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Richmond Times-Dispatch front page.jpg
The July 27, 2005 front page of the
Richmond Times-Dispatch
Type Daily newspaper
Format Broadsheet
Owner Media General
Publisher Thomas A. Silvestri
Editor Glenn Proctor
Founded 1850 (as the Richmond Dispatch)
Headquarters 300 East Franklin Street
Richmond, Virginia 23219
United States
Circulation 186,441 Daily
214,971 Sunday[1]
Official website inRich.com

The Richmond Times-Dispatch (RTD or TD for short) is the primary daily newspaper in Richmond the capital of Virginia, United States, and is commonly considered the "newspaper of record" for events occurring in much of the state. It utilizes reports from the Associated Press. Thomas A. Silvestri is the president and publisher. Glenn Proctor is executive editor.

Contents

Circulation

Besides Richmond, the Times-Dispatch is a primary daily paper in the Virginia cities of Petersburg, Chester. Hopewell, Colonial Heights, Charlottesville, Lynchburg, and Waynesboro. As the primary paper of the state's capital, the Times-Dispatch is also a default paper for rural regions of the state without large local papers circulating.

History and notable accomplishments

Development

The RTD has existed in some form for more than 150 years. In 1850, a newspaper called the Daily Dispatch was founded. In 1886, a competitor, the Richmond Daily Times was founded by Lewis Ginter and in 1890 was renamed the Richmond Times. In 1896, the Times acquired the Manchester Leader (founded in 1888) and launched the Evening Leader. In 1899, the Richmond News was another paper founded.

In 1903, there was a merger of Richmond's main newspapers. The Times and the Dispatch became the Richmond Times-Dispatch, and a merger of the Leader and the News became The Richmond News Leader. They came under common ownership in 1908 under the leadership of Joseph Bryan (1845-1908). After he died later that year, the land for Richmond's Joseph Bryan Park was donated by his widow, Isobel ("Belle") Stewart Bryan, and it is named for him.

Eventually, this conglomeration of media formed Richmond Newspapers, Inc., with a 54 percent ownership by Bryan family. That conglomeration is now known as Media General.

On June 1, 1992, the Richmond Times-Dispatch and The Richmond News Leader merged into a single morning publication called the Richmond Times-Dispatch.

December 21, 2004 Mosul attack

The Richmond Times-Dispatch entered the national spotlight after a suicide bomber penetrated the defenses of an American military base in Mosul, Iraq on December 21, 2004. The deadliest attack on an American military installation since the war began, the attack injured 69 people and killed 22, 14 of whom were US service members. Four of the 14 were Halliburton employees, four were Iraqi forces allied with the US, and two of the 14 were with the Virginia National Guard's Richmond-based 276th Engineer Battalion, a group that had a Times-Dispatch embedded journalists with them; these were that group's first fatalities. The terrorist group Ansar al-Sunna claimed responsibility for the attack. The embedded Times-Dispatch journalists' report and photographs, and the testimony of hometown Richmond soldiers were read, heard and seen across the nation after the particularly devastating insurgent attack.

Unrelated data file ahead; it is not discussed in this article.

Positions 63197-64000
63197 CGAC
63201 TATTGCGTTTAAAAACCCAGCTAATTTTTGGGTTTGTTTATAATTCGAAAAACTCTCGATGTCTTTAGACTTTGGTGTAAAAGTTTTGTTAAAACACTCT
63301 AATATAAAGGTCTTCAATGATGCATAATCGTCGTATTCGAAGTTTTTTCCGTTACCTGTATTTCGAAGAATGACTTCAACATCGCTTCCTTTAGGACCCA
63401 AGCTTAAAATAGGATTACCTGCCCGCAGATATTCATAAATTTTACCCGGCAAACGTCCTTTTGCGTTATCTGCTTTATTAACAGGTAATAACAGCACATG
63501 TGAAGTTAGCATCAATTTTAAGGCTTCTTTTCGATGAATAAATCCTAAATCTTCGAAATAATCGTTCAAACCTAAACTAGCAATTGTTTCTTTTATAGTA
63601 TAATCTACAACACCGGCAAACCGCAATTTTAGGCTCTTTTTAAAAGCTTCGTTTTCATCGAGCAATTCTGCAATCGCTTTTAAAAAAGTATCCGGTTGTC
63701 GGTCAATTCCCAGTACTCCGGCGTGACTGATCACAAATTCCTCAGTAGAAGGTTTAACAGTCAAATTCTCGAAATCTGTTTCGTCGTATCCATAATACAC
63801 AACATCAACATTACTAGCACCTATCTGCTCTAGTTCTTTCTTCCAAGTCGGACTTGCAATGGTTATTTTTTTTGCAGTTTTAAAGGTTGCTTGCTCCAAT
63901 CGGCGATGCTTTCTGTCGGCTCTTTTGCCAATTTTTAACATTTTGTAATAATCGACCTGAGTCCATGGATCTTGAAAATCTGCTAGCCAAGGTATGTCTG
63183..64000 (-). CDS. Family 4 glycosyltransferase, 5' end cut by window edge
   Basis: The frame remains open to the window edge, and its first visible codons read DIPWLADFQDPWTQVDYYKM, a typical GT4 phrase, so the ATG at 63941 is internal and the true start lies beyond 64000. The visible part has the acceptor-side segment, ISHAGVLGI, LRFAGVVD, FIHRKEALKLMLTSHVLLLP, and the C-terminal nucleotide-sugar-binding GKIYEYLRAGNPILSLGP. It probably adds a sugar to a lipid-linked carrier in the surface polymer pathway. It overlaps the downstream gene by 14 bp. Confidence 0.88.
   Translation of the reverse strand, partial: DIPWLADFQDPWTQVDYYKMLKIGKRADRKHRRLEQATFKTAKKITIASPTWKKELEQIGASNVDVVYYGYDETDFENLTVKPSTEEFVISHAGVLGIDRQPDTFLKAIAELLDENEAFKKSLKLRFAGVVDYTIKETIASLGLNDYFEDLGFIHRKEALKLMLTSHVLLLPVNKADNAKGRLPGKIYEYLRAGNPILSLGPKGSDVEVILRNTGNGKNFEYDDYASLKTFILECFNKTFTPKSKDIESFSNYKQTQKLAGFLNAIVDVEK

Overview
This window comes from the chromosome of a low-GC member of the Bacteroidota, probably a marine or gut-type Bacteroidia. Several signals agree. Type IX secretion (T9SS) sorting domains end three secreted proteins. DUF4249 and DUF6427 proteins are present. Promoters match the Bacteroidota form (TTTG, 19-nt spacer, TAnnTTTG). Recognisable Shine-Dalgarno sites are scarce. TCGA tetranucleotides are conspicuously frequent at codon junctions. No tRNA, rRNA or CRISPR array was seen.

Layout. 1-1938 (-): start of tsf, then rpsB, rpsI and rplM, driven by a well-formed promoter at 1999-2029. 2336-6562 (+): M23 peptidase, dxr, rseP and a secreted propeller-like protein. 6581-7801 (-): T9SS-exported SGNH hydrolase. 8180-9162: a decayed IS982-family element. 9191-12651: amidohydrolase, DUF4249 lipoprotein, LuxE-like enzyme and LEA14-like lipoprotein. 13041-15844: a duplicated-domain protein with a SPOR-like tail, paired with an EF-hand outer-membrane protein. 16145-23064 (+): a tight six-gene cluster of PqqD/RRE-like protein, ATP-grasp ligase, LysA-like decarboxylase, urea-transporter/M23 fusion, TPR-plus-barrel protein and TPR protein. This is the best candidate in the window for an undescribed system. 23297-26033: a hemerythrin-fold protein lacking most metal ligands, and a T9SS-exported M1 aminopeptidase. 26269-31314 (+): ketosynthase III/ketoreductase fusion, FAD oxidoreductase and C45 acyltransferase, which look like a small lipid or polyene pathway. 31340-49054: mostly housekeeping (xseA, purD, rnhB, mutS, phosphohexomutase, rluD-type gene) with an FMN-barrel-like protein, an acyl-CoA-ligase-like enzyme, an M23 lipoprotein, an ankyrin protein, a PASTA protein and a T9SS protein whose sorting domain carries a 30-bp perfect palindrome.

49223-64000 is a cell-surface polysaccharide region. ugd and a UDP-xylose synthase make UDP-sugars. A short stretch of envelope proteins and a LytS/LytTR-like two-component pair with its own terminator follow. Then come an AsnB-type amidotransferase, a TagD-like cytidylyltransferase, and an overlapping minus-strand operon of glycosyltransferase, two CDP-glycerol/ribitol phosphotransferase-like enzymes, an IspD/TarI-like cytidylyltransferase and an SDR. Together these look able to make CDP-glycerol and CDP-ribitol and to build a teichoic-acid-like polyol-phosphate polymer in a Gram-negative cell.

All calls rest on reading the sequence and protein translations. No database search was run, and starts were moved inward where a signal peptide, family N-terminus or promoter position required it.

Tacky Christmas lights tour

In 1990, The RTD borrowed an idea [1] from a local entrepreneur, Barry "Mad Dog" Gottlieb, to encourage a "Tacky Christmas Lights Tour" also known by locals as the "Tacky Light Tour". Every week, the RTD lists the addresses of houses where the most tacky Christmas lights can be found. This tradition has begun to spread to other cities, like Fairfax, Virginia (DC area) [2] as well as San Francisco and Los Angeles.

Controversy

Style Weekly piece

On July 12, 2006, Richmond-based news magazine Style Weekly ran a cover story [3]titled "Truth and Consequences," a piece that took a look at the Times-Dispatch's operations as the paper settled into its first year with new management. The report described new editor Glenn Proctor, who took over Nov. 14, 2005, as an "inelegant, blunt and harsh critic — to the point of saying, repeatedly, that some reporters’ work 'sucks.'" The piece described a newsroom teetering on the edge, preparing for promised changes — such as possible layoffs, fewer pages and combined sections — that eventually were realized. On April 2nd, 2009, the Times-Dispatch cut 90 jobs, laying off 59 workers, including 28 newsroom jobs.

Personnel changes

On July 31, 2006, the RTD's managing editor, Louise Seals, a 38-year-veteran of the newspaper, retired with little notice. Seals had held the managing editor position for 12 years. Other recently reported staff changes involve the newspaper's ad director, human resources director and circulation director.

Political Associations

Diane Cantor, the wife of House Minority Whip, Republican Eric Cantor, sits on Media General's Board of Directors, RTD's parent company[2]. Since the paper serves much of the congressman's 7th district, some controversy over coverage is noted, but generally dismissed as the nature of her involvement in the paper's traditionally conservative slant is not apparent.

Content

Commentary, opinion, and editorials